How can we encourage increased global ambitions to decarbonize, while recognizing that countries need to maintain international competitiveness? Moving forward, Resources for the Future will assemble data and conduct analysis to support the design of policies that maintain industrial competitiveness, minimize emissions leakage, and encourage ambition as nations decarbonize.
Since the Paris Agreement in 2015, policymakers and stakeholders have focused on the objective of limiting global warming to well below 2°C. Over the past few years, an increasing number of national pledges of net-zero emissions projected for midcentury have come out of the European Union and countries such as Japan, China, and the United States. These pledges have been accompanied by nearer-term targets with 2030 deadlines that arguably coincide with the midcentury pathways to net zero. The nearer-term targets are considerably more ambitious than any previous policies in terms of mitigation, costs, technology development, and policy demands.
Achieving these ambitious targets requires the rapid replacement of fossil energy with carbon-free, low-emissions alternatives, along with the rapid reduction of emissions from the manufacturing processes related to commodities like iron, steel, aluminum, cement, and chemicals, which are difficult to decarbonize. These mitigation actions can increase the costs of production in the internationally competitive commodity sector—and the more ambitious and rapid the actions, the greater can be the increases in costs.
For countries that have high ambitions for climate change mitigation, rising production costs can force economically sensitive industries to move to countries with less ambitious emissions goals. This displacement of industries to areas with lenient standards causes emissions to rise in the countries with lax climate policies (a phenomenon that economists call “leakage”) and causes economic activity to decline in countries with ambitious climate regulations. Both of these outcomes—emissions “leakage” and lost economic activity—have been decreasing support for aggressive policies that reduce emissions in climate-ambitious countries.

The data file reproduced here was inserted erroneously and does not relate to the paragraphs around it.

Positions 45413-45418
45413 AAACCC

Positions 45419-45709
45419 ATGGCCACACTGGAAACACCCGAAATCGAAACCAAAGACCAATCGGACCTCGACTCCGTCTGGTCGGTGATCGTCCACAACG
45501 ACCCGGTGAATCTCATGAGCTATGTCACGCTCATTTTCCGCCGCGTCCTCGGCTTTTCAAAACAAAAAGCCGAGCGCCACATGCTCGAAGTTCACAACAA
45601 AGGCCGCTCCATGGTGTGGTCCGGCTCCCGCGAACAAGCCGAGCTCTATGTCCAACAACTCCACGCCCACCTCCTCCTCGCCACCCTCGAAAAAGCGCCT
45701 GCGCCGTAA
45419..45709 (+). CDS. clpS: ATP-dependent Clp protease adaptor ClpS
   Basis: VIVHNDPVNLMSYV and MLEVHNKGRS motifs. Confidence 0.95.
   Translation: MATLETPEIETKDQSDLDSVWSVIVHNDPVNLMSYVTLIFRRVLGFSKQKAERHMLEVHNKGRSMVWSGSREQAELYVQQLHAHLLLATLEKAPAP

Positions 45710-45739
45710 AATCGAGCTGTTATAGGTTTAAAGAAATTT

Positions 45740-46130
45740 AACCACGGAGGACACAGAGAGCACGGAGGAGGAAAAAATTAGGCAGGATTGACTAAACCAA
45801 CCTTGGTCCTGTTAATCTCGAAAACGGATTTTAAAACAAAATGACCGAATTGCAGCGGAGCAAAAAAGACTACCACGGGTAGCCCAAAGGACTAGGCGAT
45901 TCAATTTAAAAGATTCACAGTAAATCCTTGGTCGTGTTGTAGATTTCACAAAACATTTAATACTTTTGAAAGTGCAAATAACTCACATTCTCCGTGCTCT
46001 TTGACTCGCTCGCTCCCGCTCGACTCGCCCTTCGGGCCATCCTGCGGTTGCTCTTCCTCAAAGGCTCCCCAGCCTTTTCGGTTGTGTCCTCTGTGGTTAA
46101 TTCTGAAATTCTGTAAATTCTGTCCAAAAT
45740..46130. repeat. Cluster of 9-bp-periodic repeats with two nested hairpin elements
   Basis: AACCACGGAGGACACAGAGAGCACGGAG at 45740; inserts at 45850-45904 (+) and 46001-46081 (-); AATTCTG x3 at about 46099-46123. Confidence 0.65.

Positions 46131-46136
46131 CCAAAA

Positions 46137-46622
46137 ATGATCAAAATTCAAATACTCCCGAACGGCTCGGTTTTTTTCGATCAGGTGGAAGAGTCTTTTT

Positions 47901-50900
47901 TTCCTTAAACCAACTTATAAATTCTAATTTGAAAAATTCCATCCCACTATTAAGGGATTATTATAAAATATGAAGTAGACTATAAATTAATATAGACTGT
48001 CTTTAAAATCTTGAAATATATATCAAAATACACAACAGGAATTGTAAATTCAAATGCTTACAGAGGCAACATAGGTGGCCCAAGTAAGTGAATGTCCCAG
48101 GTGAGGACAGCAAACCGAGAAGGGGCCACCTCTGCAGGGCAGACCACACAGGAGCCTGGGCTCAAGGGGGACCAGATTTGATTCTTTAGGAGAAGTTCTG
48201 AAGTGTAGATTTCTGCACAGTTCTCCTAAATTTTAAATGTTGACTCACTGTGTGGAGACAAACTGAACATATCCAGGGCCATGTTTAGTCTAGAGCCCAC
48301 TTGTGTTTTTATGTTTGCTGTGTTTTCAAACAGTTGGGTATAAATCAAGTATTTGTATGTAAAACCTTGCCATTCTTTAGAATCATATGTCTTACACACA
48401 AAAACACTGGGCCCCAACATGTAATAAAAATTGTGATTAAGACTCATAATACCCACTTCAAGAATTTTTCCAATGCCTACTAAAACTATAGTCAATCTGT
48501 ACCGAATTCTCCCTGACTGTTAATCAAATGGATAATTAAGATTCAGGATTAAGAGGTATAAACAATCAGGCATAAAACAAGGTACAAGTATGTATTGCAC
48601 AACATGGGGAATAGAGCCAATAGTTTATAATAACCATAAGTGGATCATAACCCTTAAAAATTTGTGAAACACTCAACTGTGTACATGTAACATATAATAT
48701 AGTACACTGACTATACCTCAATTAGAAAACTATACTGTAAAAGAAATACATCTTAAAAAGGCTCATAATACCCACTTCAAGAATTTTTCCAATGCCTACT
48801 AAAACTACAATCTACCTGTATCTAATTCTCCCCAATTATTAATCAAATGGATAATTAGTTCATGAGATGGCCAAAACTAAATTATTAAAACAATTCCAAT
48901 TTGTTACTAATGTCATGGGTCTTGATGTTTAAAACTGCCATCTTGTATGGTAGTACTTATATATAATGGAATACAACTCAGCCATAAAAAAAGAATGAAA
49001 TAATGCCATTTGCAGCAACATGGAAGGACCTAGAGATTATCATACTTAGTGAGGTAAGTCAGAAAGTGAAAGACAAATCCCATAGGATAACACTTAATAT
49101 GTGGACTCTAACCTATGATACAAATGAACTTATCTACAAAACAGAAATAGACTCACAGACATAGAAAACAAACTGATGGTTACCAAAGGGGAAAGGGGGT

The International Climate Policy Initiative at Resources for the Future (RFF) provides the global economic analysis; insights; and creative, effective, and equitable policy solutions that are needed to achieve ambitious climate targets while supporting the competitiveness of domestic manufacturing.
We are building a global network of research institutions that can help major economies and businesses achieve ambitious climate goals.
To help major economies and businesses achieve their climate-neutrality objectives efficiently and inclusively, we’re building the Global Climate Policy Partnership (GCPP), which engages an international network of leading economic and policy research institutes. The GCPP facilitates a greater understanding of climate policies across national boundaries, quantifying and evaluating their economic, financial, and social impacts at various geographic scales. The network strives to aid decisionmakers as they craft policies to achieve climate goals, reduce emissions, and adapt and build resilience to climate risks. We aim to analyze what makes certain climate policies durable and resilient and incorporate climate risks and impacts into the policy-evaluation process. Members in the network currently include institutions from Europe, the United States, Brazil, India, China, Japan, and South Korea, with additional countries expected to join the partnership.